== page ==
While on patrol one day, a young male police officer in Los Angeles County receives a call from a group of three shoplifters at a local comic book store. The officer arrives on the scene and recognizes one of the attempted shoplifters as his cousin's 11-year-old son. The store owner reportedly caught the three shoplifters slipping comic books into one of their backpacks and attempting to leave without paying for them.
The police officer takes a report from the store owner. Because the shoplifters are all minors and it was their first time committing a crime, they are taken to the police station for their parents to pick them up. When the police officer's cousin arrives, he asks the police officer if there's anything he can do to help out a member of his family. Despite his better judgment, the police officer bends under pressure from his family and does not list his cousin's son as one of the attempted shoplifters in his official report.
By doing this, the young police officer falsifies a crime report and could be found guilty of the LA crime of police misconduct.
Police misconduct refers to when a police officer does something against the law. Examples include falsifying reports, lying under oath, racial profiling, tampering with evidence or witnesses, and harsh interrogations.
An example of police misconduct is California Penal Code 118.1 PC. PC 118.1 makes it a crime for a peace officer to falsify a crime report. California defines a peace officer as someone who works for law enforcement and has the capability to arrest someone for a crime, including:
Many times you may hear of a police officer charged with a perjury crime for providing false testimony in court. PC 118.1 extends that to include a peace officer lying on a report as well.
In our story, the young Los Angeles County police officer falsifies his report by leaving off his cousin's son's name as one of the shoplifters. When juvenile court calls in the other two young shoplifters to face charges, their parents find out a third shoplifter was not charged. They notify the police officer's captain and the Los Angeles County district attorney's office to press charges for police misconduct.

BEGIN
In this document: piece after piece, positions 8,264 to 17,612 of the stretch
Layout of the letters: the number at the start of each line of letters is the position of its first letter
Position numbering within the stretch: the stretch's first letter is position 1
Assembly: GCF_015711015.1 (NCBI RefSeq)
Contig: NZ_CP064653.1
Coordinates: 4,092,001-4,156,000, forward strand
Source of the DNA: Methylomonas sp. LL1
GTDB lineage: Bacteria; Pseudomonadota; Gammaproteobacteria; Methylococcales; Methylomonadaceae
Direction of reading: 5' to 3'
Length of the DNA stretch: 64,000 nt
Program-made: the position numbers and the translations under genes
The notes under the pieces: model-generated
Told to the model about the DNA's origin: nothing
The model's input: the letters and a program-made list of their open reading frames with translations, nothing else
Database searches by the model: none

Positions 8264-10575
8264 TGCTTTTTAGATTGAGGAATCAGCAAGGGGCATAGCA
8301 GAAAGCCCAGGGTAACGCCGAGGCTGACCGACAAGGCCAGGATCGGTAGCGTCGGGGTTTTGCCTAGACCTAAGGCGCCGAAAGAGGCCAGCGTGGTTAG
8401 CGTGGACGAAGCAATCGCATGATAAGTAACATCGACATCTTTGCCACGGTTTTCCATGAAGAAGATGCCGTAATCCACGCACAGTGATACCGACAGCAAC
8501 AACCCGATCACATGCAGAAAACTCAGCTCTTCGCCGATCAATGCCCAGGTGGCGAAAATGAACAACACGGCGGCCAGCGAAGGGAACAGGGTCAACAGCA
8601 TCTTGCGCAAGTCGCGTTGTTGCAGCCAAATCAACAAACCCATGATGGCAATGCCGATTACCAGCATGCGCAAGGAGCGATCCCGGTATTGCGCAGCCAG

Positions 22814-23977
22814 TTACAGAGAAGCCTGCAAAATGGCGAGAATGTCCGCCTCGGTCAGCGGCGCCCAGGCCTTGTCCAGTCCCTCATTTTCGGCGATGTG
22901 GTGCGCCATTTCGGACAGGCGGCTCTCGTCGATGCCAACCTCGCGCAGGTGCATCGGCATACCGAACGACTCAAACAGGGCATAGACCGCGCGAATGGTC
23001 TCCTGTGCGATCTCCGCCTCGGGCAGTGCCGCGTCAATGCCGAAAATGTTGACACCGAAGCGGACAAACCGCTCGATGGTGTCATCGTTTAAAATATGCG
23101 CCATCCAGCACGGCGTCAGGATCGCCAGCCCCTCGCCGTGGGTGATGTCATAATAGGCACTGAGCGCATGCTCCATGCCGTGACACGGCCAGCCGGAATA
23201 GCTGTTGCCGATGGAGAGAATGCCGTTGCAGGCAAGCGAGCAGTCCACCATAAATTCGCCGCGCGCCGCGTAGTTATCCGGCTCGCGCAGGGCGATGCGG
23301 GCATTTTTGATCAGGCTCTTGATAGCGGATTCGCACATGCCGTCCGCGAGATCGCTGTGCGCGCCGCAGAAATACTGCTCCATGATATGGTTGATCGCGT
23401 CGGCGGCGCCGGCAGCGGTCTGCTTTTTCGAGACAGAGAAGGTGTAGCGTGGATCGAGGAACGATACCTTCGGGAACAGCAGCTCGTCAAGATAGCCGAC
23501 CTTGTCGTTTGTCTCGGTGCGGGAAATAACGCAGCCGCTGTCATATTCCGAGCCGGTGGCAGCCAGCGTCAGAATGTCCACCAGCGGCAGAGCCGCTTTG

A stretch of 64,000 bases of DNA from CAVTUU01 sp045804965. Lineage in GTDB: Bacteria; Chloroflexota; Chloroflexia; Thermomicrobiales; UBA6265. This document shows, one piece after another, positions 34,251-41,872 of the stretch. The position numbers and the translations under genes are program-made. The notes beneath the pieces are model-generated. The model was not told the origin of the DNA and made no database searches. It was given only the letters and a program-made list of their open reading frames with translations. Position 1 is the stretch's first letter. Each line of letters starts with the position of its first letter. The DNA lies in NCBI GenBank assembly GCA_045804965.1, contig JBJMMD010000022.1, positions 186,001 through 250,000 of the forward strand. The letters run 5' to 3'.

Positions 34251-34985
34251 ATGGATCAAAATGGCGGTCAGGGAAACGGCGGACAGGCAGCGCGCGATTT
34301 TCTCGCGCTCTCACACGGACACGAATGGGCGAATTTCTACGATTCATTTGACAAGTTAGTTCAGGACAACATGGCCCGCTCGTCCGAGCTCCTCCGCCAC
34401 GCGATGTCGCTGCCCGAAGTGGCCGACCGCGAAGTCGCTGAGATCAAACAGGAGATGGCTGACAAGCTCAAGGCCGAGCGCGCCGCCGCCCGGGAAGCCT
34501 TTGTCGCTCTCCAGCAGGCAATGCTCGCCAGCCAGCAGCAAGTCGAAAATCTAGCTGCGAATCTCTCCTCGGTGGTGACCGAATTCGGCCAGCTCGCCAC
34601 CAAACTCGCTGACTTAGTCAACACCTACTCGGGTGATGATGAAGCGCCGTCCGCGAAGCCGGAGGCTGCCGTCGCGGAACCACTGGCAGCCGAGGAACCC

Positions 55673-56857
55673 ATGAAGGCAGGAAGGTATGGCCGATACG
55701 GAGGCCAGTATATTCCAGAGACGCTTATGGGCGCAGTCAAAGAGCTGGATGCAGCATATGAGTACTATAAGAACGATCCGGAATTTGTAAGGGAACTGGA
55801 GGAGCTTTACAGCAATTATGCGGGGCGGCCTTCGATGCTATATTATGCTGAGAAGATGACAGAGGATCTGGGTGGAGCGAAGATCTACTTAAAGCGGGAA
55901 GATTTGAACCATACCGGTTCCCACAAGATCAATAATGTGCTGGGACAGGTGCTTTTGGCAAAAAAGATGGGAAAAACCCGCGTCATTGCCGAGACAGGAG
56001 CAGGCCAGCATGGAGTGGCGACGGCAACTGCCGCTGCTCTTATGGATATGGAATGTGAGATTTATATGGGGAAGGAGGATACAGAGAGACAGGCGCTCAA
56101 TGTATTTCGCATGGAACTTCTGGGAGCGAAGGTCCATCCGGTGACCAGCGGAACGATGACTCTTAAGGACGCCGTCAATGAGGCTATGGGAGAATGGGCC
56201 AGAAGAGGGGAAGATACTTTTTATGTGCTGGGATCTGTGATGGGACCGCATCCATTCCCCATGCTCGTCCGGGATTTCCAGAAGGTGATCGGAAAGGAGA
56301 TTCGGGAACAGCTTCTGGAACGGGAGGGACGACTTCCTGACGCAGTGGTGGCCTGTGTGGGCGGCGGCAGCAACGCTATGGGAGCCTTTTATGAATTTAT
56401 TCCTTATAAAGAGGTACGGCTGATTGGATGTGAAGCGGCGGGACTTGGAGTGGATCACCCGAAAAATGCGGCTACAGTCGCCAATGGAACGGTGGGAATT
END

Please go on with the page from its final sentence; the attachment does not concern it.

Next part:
Following an investigation by the officer’s precinct and the district attorney’s office, the young police officer faces charges under PC 118.1. To charge the officer, a prosecutor must show:
With police misconduct, depending on the police officer’s standing and history, his precinct and the district attorney may decide to proceed with other civil charges or criminal charges.
If the precinct and district attorney move forward with civil charges, they will punish the young police officer through the presiding law enforcement agency. Civil charge punishments may include:
If a further investigation finds evidence of other police misconduct by either the young officer or other officers in his precinct, additional actions may occur including policy reforms and additional training for police officers.
If the district attorney decides to move forward with criminal charges and proves the young police officer is guilty under PC 118.1, the officer faces possible jail time. PC 118.1 is a wobbler in California, which means it is treated as a misdemeanor or felony charge depending on the terms of the crime and the presiding judge.
If charged as a misdemeanor, the young police officer faces:
If charged as a felony, the young police officer faces:
Additionally, the young officer and his precinct could potentially face civil lawsuits from the families of the other two young shoplifters as well as the owner of the comic book store for damages from falsifying his report.
Peace officers in Los Angeles County are sworn to uphold the law and protect the citizens of the city from harm. If you are a sworn peace officer charged under PC 118.1, your first step should be to call the criminal defense lawyers at the H Law Group at (213) 370-0404. We can offer our expertise and advice on how to best proceed with your case for the best outcome possible.